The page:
Gillian just wrote a piece looking at how “research shows that in Pennsylvania’s public schools, skin color, not economics, determines how much money districts get.” A reader objects to the research and how it was framed:
Once again, we have a combination of very careful wording and highly selective use of statistics to give the impression that minority schools spend less per student. That’s simply not true. Spending per pupil by school system is the best metric for spending comparisons and it’s no contest. Philly, with the state’s largest minority enrollment, ranks 18th in the nation for per-pupil spending (see page 25 of this report). No other Pennsylvania school system even makes it onto the list of top 100 spenders. So there is no lack of money and no reason to believe increasing money would make any difference.
Another reader adds:
The urban schools aren’t just funded by people who live in their districts. They get more money per student from other sources (read: business taxes, the feds) that rural school districts (which are whiter) don’t have. So the rural districts get more money from the state, but still less overall than the urban ones. And that last part doesn’t get mentioned because it doesn’t fit the narrative.
Gillian responds to both readers at length:
The first reader asserts that Philadelphia’s public schools don’t have a funding problem. He or she points to a report from the Census Bureau, which ranks Philadelphia 18th in per-student spending and they note that no other district in Pennsylvania appears. But that’s because Census’s data only ranks the 100-largest public-school systems in the country. So while wealthy Pennsylvania districts, like Lower Merion, spend way more per student than schools in the city’s urban core, their enrollment of 8,000 students simply isn’t enough to merit mention in such statistics.
Both urban and rural districts in Pennsylvania receive more state funding than their wealthier suburban counterparts, and they should. But while funding is indeed a mix of different sources, schools in Philadelphia nevertheless rely heavily on revenue from property taxes, which accounts for nearly two-thirds of their funding. Money from things like business taxes, referenced by the second reader, account for only 13 percent of school funds.
Another reader makes broader criticisms:
In the U.S., the accusation of racism has become increasingly common and increasingly serious—being viewed as a racist can scuttle one’s career and ruin one’s social standing quicker perhaps than anything less than committing a violent felony. Because of this, it’s especially important that we are careful with our accusations of racism, as it’s an especially heavy bat to swing at the face of public figures and private citizens if guilt is not assured or at least very likely.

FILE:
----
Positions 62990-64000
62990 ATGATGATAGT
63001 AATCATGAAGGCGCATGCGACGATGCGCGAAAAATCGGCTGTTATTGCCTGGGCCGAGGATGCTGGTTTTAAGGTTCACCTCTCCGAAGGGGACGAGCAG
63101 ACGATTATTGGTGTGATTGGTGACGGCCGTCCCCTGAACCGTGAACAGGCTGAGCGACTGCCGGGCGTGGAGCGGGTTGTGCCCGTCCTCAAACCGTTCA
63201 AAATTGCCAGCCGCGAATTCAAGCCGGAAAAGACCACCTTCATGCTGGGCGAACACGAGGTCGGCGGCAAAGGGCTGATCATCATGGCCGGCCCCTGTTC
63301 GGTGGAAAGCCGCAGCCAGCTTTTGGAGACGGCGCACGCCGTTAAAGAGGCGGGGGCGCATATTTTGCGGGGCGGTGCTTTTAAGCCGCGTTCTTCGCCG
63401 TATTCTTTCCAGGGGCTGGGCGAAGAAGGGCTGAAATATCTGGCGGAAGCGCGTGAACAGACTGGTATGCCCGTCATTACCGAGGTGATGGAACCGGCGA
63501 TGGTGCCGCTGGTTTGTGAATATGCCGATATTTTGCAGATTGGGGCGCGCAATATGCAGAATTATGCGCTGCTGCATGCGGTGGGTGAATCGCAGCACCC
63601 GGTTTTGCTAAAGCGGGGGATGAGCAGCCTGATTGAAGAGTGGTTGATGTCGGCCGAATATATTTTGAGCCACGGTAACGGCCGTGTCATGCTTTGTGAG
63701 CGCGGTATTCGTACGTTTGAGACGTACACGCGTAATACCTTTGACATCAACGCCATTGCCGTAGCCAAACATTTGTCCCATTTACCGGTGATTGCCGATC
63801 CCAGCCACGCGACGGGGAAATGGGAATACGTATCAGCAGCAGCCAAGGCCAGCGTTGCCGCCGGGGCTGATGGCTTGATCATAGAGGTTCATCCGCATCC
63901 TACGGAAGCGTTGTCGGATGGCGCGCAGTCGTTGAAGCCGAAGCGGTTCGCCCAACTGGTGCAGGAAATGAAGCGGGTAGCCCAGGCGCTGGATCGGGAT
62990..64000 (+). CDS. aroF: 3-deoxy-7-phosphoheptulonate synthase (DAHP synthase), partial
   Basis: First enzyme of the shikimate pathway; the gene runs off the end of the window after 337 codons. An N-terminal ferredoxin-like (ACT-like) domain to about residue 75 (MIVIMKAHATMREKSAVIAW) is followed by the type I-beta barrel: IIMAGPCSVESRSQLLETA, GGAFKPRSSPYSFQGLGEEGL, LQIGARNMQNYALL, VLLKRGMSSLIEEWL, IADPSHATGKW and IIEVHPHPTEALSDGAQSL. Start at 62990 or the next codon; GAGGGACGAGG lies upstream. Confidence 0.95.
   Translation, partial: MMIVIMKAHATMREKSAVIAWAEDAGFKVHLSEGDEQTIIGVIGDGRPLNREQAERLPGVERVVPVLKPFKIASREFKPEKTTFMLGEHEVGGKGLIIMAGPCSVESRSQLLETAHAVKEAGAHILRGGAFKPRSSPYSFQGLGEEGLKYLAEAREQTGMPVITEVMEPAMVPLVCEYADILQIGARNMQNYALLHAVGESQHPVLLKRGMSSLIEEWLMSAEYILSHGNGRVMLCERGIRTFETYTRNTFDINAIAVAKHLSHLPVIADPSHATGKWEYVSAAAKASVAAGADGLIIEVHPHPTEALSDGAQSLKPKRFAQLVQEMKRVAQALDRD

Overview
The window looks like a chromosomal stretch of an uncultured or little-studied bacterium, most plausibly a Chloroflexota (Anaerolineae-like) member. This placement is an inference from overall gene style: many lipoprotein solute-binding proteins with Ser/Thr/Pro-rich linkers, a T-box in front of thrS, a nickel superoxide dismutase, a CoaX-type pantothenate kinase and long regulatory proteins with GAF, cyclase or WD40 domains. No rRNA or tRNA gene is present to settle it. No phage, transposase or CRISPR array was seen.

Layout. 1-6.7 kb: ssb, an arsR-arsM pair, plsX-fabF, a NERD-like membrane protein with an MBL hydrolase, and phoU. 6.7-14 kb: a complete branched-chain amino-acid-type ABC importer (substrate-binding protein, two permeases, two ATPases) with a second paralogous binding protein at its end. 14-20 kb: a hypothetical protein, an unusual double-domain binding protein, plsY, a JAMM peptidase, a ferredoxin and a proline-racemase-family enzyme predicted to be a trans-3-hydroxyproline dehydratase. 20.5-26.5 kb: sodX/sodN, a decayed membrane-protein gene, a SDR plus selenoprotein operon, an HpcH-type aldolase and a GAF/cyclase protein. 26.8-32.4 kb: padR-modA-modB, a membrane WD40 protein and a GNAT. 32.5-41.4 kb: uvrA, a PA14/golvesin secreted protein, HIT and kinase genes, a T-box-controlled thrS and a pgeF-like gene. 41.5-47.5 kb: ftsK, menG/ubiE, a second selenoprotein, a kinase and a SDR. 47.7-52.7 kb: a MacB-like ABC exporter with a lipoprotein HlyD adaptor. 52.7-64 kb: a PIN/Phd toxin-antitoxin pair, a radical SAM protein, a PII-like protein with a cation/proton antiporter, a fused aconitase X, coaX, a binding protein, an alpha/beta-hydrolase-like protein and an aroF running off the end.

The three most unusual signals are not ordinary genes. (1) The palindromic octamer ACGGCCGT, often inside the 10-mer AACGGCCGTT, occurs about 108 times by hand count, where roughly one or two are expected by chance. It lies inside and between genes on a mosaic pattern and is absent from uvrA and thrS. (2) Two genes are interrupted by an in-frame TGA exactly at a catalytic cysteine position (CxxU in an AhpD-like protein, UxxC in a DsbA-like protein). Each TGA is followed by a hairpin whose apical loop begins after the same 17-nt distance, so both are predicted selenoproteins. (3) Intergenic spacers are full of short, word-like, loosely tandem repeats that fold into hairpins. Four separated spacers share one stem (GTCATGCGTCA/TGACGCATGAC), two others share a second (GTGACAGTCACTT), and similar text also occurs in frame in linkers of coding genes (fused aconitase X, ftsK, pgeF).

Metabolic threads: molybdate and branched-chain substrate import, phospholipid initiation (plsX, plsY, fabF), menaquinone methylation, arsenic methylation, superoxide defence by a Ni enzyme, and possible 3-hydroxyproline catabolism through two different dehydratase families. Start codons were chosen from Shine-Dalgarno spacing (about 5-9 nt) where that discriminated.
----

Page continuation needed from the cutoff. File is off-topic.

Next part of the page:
In “The Data Are Damning,” Gillian B. White not-so-subtly makes an accusation of racism that, on its face, looks far-fetched: In the 19th most Democratic state in the union, a large number of public servants conspired, in secrecy, to defund largely black schools to the advantage of largely white schools. Due to the fact that the damning data is a graph and not the outraged reports of those same servants, she seems to assume that this conspiracy worked and that nobody found the morality to publicly decry a blatantly racist policy that punished underprivileged children based purely on race.
This is, at first glance, a hugely improbable scenario. As such, it would seem to demand a truly damning and solid piece of evidence to prove. The premise of the article is based around Mosenkis’ graph, which the author claims provides that proof by showing that lower-income black students receive less aid than white students of the same income level. Unfortunately, the graph shows nothing of the sort.
The problem arises when we analyze how the graph was put together. While Ms. White accepts the assertion that the graph is about income levels, it’s not: The graph was built by looking at the amount of children in the schools who qualify for lunchtime meal assistance. At first blush, this looks like it would work for the purpose, but there are several ways it might not.
Being qualified for the National School Lunch Program (NSLP) isn’t a passive process and involves either having been pre-qualified by nature or being on other assistance programs (mainly SNAP) or by actively seeking out the aid, getting forms and proving income. It’s less an indicator of how many people need assistance and more one of how many seek it. It’s not a pleasant idea, but there certainly is the possibility that among the many cultural differences between black families and white families that there might be a difference in how soon and how often those families generally seek aid at different income levels. If white families are culturally disinclined as compared to black families to seek aid, the argument falls apart.